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Internal audit code is driving changes in the financial services sector

6 July 2015

A survey of Heads of Internal Audit (HIAs) and interviews with audit committee chairs reveals that there have been significant changes how the financial services sector deals with governance and risk since the IIA Financial Services Code (The Code) was introduced in July 2013, says the Chartered Institute of Internal Auditors (IIA).

The Code, welcomed by the Financial Conduct Authority (FCA) and Prudential Regulatory Authority (PRA), has driven these changes by setting out consistent expectations of internal audit functions for boards, audit committees and regulators alike. The Code was launched to help all firms improve their management of risk as they respond to intense public, investor and regulatory pressure to improve corporate governance.

Survey results in relation to key elements of the Code, reveal:

  • Access to the board: the Code recommends that the primary reporting line of internal audit departments should be to the board. Our survey found that 72% of Heads of Internal Audit are line-managed by their Audit Committee chair, compared to 56% in July 2013.
  • Position and status: the Code has had a marked impact on the position and status of the HIA. 84% now attend executive committee meetings, compared to just 48% in 2013. 100% have full access to audit committee papers (89% in 2013), 90% to board papers (69% in 2013) and 84% to executive committee papers (69% in 2013).
  • Audit of key areas: the Code recommended that internal audit’s scope should include a number of areas, including risk and control culture and the setting of risk appetite. 93% now carry out audit work on risk culture (54% in 2013). 90% now carry out work on the setting of risk appetite (59% in 2013).

Ian Peters, Chief Executive of the Chartered Institute of Internal Auditors said: “Two years since the Code was introduced, we can see real change in how the financial services sector views internal audit. The results reveal the extent to which financial services institutions are embracing the Code’s recommendations, the opportunities the Code presents, and the challenges it poses.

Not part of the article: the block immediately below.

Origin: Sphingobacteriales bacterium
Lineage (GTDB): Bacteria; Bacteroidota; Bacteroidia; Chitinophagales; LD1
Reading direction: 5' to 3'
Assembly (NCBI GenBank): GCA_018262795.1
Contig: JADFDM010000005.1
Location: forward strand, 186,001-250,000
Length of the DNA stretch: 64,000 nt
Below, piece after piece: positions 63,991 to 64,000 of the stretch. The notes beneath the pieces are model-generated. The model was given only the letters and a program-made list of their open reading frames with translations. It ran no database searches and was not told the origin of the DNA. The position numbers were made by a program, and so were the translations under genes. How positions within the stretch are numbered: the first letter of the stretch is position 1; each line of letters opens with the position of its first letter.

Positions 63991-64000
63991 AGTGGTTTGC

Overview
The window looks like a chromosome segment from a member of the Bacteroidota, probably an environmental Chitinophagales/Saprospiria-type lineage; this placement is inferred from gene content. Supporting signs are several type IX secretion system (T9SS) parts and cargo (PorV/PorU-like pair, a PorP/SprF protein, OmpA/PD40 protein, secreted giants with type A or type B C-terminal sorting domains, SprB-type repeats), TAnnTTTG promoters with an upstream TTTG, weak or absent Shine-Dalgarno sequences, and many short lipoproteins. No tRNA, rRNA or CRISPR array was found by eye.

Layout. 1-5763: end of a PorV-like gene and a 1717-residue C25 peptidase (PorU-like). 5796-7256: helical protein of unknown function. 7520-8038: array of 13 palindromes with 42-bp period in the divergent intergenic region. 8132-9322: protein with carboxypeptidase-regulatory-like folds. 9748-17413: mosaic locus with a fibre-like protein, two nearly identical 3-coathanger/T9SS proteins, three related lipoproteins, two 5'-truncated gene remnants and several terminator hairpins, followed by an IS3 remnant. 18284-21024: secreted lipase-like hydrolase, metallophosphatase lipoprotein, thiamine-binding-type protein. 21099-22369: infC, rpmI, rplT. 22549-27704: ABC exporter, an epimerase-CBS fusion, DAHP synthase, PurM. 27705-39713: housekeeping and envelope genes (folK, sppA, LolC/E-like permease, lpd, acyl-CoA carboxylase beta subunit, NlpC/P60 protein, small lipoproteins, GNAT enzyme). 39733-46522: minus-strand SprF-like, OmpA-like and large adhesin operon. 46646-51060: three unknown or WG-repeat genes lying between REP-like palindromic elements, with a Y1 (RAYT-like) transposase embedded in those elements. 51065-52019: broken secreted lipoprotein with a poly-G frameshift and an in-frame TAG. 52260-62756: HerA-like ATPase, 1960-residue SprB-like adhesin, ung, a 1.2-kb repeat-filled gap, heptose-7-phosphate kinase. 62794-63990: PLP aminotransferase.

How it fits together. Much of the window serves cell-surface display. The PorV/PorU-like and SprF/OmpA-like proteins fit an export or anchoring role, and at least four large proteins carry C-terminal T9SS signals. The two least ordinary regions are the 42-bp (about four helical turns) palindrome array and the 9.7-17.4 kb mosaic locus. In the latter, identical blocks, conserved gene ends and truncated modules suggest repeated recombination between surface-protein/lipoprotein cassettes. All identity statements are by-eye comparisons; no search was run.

'The Code has driven change in the area of corporate culture. Our report Culture and the role of internal audit – looking below the surface released last year found that the audit of corporate culture and tone at the top are now priorities for financial services firms.'

Lindsay Dart, Managing Director of Protiviti Limited said: “The results of this comprehensive survey clearly demonstrate the increasing prominence and responsibility of internal audit functions within financial services organisations, since the Code was introduced in 2013.

'Seniority levels and levels of training, access to key board documents, the size of budgets and staff numbers have all increased considerably over the past two years – as well as the scope of internal audit’s remit, now increasingly looking across company culture, key corporate events, risk appetite and customer treatment.

'The Code has evidently stimulated internal audit functions to raise their game and demonstrate their increasing value to their organisation. As a result, we can see that internal audit is increasingly regarded by the financial services sector as being essential to sound corporate governance and risk management.'